The second thing to note is that Cuba’s population growth rate had been in a long-term decline trend since the early 70s, long before the collapse of the Soviet Union in 1990.  This reminds me of the same population declines trends I see in Europe or the former Soviet Union in Part 8.  Some have attributed Cuba's demographics crisis and declining population growth to a baby-boom experienced in the 1960 while others point to a lack of housing and the high cost of living.  It is well known that Cuba is going gray, and one estimate is that Cuba will have the highest percentage of seniors in Latin America, 26%, by 2025. 
Cuba’s per capita petroleum consumption did decline by about 22% from 7.9 b/py in 1989 to 6.1 b/py in 1992.  But population growth still remained positive, albeit less positive (the growth rate changing from 0.101 mil/yr in 1989 to 0.079 mil/yr in 1992).  Following the first 22% decline in per capita consumption, consumption went back up by about 10 percent (6.1 b/py in 1993 to 6.7 b/py in 1997) but, population growth still continued on its downward trend.  Another 22% decline in per capita petroleum consumption occurred from 2004 to 2006, and during this period the population growth went from positive (0.028 mil/yr) to negative (-0.019 mil/yr).  The population decline trend continued even through per capita petroleum consumption went back up again from about 5.1 b/py to about 6 b/py in 2009. 

To me the decline in population looks like it is a continuation of the long-term demographic trend, rather than evidence of starvation and death due to an inability to produce food.  There are indications here, however, that the population growth decline was accelerated during the periods when the petroleum consumption rate declines by 22%.

As an aside, apparently Cuba is once again becoming increasingly dependent on the importation of food, at least in part, because of a change in focus towards producing food for the tourist use and for the export market, and, difficulty in finding people willing to do the labor-intensive work of farming (Cuba: Continuing Revolution and Contemporary Contradictions).  No doubt, the demographics trend is not helping with the later.

North Korea

North Korea has almost no domestic production and therefore its petroleum consumption is highly dependent on oil imports.  The collapse of the Soviet Union, and international pressure and sanctions, have caused North Korea’s imports to fall dramatically since the early 90’s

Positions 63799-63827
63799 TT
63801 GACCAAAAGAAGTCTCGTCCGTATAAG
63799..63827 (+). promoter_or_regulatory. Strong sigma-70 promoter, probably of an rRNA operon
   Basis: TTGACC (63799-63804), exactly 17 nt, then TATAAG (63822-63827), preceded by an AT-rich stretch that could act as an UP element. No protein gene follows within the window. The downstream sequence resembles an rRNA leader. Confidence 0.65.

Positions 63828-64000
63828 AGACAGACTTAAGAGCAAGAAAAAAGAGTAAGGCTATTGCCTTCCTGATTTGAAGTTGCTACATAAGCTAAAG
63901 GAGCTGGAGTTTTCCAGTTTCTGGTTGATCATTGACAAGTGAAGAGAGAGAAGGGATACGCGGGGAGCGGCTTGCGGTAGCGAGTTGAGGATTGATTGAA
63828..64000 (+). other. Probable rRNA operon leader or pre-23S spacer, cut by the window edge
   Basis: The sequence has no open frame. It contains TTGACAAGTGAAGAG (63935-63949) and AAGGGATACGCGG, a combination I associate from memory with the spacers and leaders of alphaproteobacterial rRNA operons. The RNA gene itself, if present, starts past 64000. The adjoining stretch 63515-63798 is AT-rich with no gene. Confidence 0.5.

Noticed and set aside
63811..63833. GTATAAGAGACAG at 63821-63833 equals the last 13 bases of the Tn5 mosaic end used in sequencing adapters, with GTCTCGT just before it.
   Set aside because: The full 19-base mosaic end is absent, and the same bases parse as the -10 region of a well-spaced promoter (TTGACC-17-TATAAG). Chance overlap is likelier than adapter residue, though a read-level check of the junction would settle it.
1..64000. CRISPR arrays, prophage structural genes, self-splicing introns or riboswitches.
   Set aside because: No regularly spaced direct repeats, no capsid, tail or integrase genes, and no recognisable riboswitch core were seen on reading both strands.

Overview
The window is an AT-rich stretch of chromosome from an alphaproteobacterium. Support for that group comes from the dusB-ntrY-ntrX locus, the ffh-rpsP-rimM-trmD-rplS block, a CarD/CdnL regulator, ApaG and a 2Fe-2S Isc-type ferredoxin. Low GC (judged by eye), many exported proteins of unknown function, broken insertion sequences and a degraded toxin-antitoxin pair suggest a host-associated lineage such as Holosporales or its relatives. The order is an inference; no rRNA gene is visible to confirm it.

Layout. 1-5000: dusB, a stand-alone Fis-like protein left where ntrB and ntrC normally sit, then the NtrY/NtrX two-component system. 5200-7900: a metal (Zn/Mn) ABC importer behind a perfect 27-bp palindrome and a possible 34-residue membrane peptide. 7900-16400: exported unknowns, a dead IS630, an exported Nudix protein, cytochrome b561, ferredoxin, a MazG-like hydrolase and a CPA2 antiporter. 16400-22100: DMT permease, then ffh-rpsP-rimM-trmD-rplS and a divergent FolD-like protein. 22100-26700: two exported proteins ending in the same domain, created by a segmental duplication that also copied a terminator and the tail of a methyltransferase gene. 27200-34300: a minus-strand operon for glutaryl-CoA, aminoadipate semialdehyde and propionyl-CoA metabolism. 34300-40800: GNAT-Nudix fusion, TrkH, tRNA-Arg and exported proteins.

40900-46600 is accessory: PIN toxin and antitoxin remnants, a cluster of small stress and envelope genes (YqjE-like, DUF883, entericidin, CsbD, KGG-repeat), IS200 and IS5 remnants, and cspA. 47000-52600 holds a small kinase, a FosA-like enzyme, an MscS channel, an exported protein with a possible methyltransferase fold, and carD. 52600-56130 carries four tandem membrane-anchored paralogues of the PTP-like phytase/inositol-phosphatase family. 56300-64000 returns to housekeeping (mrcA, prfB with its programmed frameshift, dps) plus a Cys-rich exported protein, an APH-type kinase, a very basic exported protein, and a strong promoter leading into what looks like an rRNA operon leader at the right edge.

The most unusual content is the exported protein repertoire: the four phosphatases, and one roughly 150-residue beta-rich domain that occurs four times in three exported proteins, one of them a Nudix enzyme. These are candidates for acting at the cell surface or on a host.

North Korea imported as many as 18 million barrels of crude oil in 1990, nearly five times its imports in 2006. Crude imports hit their lowest mark when the North brought in 2.3 million barrels in 1999, signaling its deteriorating economic conditions.

It is thought that the population of North Korea endured famine at times during the 90s at least in part because industrial based food production went into decline (North Korean famine).  However, during this same period there were also an number of natural disasters and a lack of foreign currency which both contributed to an economic downturn (see e.g., The Agricultural Crises in North Korea and Cuba -- Part 1).

As shown in Figure 45, North Korea’s per capita petroleum consumption ranged from 1 b/py in 1980 to 1.3 in 1991—this is right below my estimated critical range.  But during this period, the population growth rate increased.  Then, from 1991 to 2001, there was a dramatic 73% fall in per capita petroluem consumption from 1.34 to 0.36 b/py.  After continuing to increase for a few more years, the population growth rate finally started to decline from a rate of 0.38 mil/yr in 1993 to only 0.04 mil/yr in 1998—nearly a 90% decline in population growth rate—but still a positive growth rate.  So, despite the per capita petroleum consumption rate falling to only 0.36 b/py, the population continued to increase.  Then from 1999 and on, despite further declines in the consumption rate (only 0.24 b/py in 2009!) the population growth rate actually increased somewhat in the range 0.19 to 0.14 mil/yr.